The petroglyphs you’ll see were carved between around 1300 and the late 1680s, and are thought to have been made by the ancestors of today’s Pueblo people.
El Malpais National Monument
El Malpais’ richly varied volcanic landscape provides isolation, leisure, and exploration. Discover cinder cones, lava tube caves, sandstone bluffs, and hiking trails among the cinder cones and lava tube caves.
The open grasslands and forests are teeming with wildlife. People have been adapting to and living in this incredible terrain for centuries, despite what some might perceive as a barren landscape. Come see the land of fire and ice for yourself!
El Morro National Monument
Imagine the relief of discovering water after a long day of dusty travel. For hundreds of years, El Morro (the headland) was a prominent campsite due to a reliable waterhole hidden at the base of a sandstone bluff. Over 2,000 signatures, dates, messages, and petroglyphs were carved here by Ancestral Puebloans, Spanish, and American travellers. Make a pit stop at El Morro National Monument on your journey.
Inscription Trail – This is a must–see! If you only have an hour or less, the trail to the pool, which passes hundreds of Spanish and Anglo inscriptions as well as prehistoric petroglyphs, is a must. It will be clear why El Morro was designated as a National Monument. This half-mile loop trail is paved and wheelchair accessible with assistance. You can proceed past the inscriptions and up to the top of the bluff if you have at least 1 1/2 hours and plenty of resources.
El Camino Real de Tierra Adentro National Historic Trail
The El Camino Real de Tierra Adentro National Historic Trail runs 404 miles from El Paso, Texas, to Santa Fe, New Mexico, with a portion of the trail running all the way to Mexico City. Along the entire length of the trail into Mexico, there are parks, historic sites, churches, and original trail segments.
The Rio Grande Valley’s El Camino Real de Tierra Adentro National Historic Trail runs through its heart. The trail is jointly managed by the Bureau of Land Management and the National Park Service in order to promote trail maintenance and public use. El Camino Real de Tierra Adentro Trail Association, American Indian tribes, state, county, and local governmental entities, private landowners, nonprofit heritage conservation organisations, and others collaborate closely with these agencies. Trails are privately owned, municipally owned, tribally owned, federally owned, or state owned. Please seek permission before visiting any private trail areas, and check with public sites for hours of operation.
Fort Union National Monument
The territorial-style adobe remains of the region’s largest 19th century military fort are exposed to the wind, within a sweeping valley of short grass prairie, among the swales of the Santa Fe Trail. Fort Union served as a catalyst for political and cultural transition in New Mexico and in the Southwest for forty years, from 1851 to 1891.
Gila Cliff Dwellings National Monument
Thousands of years ago, nomadic people used the Gila River caves as a temporary refuge. The Mogollon Culture decided it would be a safe place to call home in the late 1200s. For around twenty years, they constructed rooms, made pottery, and raised children in the cliff dwellings. The Mogollon then went on, leaving the walls as a reminder of their presence.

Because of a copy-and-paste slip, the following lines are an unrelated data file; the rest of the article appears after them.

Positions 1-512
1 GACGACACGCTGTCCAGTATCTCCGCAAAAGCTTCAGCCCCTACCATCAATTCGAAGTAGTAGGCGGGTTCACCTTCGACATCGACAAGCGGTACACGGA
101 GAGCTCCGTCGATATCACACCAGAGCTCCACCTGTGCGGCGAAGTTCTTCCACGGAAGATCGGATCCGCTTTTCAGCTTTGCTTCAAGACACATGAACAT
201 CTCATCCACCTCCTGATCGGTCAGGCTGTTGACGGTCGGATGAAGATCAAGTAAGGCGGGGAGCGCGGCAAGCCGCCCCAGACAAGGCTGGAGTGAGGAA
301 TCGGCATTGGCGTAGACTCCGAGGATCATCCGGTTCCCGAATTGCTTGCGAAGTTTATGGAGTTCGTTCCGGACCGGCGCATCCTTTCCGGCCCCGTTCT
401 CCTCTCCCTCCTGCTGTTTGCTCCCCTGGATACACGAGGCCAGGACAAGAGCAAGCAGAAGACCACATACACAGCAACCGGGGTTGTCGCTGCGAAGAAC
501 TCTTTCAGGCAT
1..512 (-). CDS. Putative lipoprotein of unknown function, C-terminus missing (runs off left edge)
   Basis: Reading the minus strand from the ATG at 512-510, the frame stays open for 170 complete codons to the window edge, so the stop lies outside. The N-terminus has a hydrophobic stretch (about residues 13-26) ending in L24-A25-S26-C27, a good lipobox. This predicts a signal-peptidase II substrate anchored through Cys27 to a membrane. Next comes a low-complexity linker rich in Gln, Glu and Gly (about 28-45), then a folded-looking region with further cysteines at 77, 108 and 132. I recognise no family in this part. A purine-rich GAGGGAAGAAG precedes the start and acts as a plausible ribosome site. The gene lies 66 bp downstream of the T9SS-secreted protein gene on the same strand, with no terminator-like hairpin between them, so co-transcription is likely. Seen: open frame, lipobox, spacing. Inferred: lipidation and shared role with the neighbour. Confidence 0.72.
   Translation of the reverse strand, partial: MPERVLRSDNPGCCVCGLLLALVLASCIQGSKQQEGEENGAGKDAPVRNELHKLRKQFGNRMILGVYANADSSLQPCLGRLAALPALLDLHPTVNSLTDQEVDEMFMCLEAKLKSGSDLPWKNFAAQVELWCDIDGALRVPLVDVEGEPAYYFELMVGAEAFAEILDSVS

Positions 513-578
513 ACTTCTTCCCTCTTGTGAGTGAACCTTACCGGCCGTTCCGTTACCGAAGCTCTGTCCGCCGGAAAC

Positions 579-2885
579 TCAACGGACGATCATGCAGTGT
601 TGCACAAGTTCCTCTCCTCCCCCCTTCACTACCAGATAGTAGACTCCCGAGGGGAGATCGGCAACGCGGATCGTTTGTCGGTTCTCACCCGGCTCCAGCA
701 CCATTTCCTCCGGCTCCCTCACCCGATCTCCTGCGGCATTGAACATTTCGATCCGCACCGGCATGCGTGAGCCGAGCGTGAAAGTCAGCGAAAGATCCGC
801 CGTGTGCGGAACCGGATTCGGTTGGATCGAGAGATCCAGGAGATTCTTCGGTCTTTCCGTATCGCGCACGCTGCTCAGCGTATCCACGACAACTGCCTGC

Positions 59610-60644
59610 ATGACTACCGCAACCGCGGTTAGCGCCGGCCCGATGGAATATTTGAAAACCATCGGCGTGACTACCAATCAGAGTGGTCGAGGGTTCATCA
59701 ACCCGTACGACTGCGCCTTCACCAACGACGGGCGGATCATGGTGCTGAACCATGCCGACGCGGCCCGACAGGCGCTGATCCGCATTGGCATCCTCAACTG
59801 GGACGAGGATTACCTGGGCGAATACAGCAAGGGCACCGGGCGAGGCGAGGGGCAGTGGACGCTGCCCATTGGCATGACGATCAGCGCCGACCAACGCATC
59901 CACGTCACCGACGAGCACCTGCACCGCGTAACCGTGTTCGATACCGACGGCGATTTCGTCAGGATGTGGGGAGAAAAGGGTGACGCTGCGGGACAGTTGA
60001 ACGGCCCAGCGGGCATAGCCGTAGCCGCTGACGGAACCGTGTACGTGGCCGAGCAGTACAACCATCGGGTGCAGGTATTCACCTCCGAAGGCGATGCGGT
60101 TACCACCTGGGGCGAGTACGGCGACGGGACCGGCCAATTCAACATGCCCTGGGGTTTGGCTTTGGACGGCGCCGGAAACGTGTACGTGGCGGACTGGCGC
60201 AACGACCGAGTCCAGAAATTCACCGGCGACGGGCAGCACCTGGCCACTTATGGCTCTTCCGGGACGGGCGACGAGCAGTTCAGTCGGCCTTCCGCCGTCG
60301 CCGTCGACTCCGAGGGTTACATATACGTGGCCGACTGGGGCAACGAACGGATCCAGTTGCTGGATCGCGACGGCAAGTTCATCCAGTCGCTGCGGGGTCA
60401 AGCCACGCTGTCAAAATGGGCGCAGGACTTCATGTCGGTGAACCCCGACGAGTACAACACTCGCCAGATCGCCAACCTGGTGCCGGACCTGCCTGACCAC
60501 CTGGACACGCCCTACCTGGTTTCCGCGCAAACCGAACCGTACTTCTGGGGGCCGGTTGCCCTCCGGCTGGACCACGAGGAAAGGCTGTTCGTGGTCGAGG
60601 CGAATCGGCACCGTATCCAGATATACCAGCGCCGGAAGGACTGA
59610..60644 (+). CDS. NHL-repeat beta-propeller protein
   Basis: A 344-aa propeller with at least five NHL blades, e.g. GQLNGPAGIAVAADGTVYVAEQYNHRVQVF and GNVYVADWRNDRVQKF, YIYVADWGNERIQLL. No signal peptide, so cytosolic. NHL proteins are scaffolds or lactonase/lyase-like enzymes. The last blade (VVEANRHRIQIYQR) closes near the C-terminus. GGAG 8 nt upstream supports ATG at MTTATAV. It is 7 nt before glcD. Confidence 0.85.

The Gila and Aldo Leopold Wilderness Areas are ideal places to get in touch with nature. You must, however, be prepared for wilderness conditions before venturing out. If you are not an experienced hiker, plan your journey carefully and think twice before going into the Wilderness. Water availability varies greatly depending on the time of year and the weather. Trails may be obvious to you or may not be, and signs are frequently found, but this is not a guarantee. Cellphone service is unavailable in the country. You must be self-sufficient in all circumstances. Check in at the visitor centre for the most up-to-date details, but make your plans ahead of time.
Manhattan Project National Historical Park
This site tells the story about the people, events, science, and engineering that led to the creation of the atomic bomb, which helped end World War II.
Los Alamos is home to the New Mexico Manhattan Project National Historical Park. About 6,000 scientists and support personnel served on the development and production of atomic bombs. The park is divided into three sections: the Gun Site Facilities, the V-Site Facilities, and the Pajarito Site.
Pecos National Historical Park
The remains of Indian pueblos stand as meaningful reminders of people who once prevailed in the midst of pion, juniper, and ponderosa pine woodlands of the Sangre de Cristo Mountains, not far from Santa Fe.
Pecos National Historical Park allows tourists to learn about the cultural exchange and geographic features that were so important in the Pecos Valley’s rich history.
Salinas Pueblo Missions National Monument
Salinas Pueblo Missions National Monument is tucked away in the middle of New Mexico. Its three distinct locations provide a window into a remarkable period in history, one marked by cultural borrowing, strife, and struggles.
These sites serve as reminders of the early encounters between the Spanish and the Pueblo peoples, as well as prompting exploration of today’s interactions between different people.
Valles Caldera National Preserve
A spectacular volcanic eruption about 1.25 million years ago formed the Valles Caldera, a 13-mile-wide circular depression. Wide mountain meadows, abundant wildlife, and meandering streams characterise the preserve. The area also protects indigenous aboriginal peoples’ homelands and has a long ranching tradition.
A spectacular volcanic eruption about 1.25 million years ago formed the Valles Caldera, a 13-mile-wide circular depression. Wide mountain meadows, abundant wildlife, and meandering streams characterize the preserve. The area also protects indigenous aboriginal peoples’ homelands and has a long ranching tradition.
New Mexico National Parks Map